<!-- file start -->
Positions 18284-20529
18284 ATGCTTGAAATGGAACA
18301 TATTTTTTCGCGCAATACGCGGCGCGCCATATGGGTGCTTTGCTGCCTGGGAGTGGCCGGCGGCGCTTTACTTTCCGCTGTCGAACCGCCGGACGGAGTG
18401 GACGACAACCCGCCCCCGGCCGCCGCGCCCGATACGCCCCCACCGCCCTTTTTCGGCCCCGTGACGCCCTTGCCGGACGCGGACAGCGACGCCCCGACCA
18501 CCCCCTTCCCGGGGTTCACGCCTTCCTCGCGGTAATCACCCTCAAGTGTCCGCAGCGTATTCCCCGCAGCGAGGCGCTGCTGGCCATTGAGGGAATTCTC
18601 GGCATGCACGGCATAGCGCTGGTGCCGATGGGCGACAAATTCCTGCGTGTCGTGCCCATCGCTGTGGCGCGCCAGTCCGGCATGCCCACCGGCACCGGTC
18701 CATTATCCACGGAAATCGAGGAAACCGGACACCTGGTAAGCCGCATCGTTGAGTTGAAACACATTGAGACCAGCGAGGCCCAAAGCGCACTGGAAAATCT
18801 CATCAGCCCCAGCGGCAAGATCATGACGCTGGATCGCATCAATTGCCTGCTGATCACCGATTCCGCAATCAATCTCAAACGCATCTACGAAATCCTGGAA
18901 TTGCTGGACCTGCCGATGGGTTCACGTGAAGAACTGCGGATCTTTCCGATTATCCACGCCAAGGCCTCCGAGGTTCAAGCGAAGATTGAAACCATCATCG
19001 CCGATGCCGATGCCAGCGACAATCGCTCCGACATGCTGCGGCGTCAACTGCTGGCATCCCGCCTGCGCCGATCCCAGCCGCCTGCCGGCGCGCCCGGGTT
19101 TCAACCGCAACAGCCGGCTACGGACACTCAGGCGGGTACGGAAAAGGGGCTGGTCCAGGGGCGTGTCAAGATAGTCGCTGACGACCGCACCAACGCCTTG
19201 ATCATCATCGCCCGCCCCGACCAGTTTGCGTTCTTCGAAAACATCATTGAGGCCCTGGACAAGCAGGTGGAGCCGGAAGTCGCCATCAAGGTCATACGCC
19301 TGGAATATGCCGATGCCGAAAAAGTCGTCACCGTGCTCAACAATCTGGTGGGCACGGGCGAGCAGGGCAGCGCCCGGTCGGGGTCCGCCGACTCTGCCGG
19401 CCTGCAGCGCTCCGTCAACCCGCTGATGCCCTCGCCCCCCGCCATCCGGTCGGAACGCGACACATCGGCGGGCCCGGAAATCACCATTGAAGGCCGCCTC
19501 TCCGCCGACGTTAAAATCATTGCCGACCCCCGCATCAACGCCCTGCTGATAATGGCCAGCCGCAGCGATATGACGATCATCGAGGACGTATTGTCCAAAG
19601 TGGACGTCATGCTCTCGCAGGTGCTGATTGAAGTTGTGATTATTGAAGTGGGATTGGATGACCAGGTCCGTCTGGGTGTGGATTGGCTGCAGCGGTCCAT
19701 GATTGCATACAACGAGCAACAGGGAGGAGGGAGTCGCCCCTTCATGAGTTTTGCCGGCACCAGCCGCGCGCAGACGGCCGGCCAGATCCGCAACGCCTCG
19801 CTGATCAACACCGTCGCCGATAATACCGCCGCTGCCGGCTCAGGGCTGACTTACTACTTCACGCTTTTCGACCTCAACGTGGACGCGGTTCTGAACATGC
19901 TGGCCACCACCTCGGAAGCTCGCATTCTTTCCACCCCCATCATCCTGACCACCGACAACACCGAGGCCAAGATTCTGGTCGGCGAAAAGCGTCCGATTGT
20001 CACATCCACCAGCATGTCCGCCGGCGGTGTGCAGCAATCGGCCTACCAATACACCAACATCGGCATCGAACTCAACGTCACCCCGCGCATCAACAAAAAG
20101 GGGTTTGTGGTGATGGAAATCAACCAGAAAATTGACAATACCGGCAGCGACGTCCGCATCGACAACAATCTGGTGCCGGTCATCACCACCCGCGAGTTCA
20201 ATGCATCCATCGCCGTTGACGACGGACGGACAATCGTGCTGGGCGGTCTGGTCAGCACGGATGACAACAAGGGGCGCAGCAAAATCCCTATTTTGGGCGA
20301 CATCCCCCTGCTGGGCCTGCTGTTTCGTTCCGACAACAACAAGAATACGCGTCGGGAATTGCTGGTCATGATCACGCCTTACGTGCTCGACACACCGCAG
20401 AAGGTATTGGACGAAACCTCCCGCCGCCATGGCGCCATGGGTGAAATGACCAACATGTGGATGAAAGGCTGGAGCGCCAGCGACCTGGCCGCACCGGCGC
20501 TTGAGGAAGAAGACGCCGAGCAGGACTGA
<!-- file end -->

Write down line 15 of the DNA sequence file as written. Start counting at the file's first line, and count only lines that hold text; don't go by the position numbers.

19501 TCCGCCGACGTTAAAATCATTGCCGACCCCCGCATCAACGCCCTGCTGATAATGGCCAGCCGCAGCGATATGACGATCATCGAGGACGTATTGTCCAAAG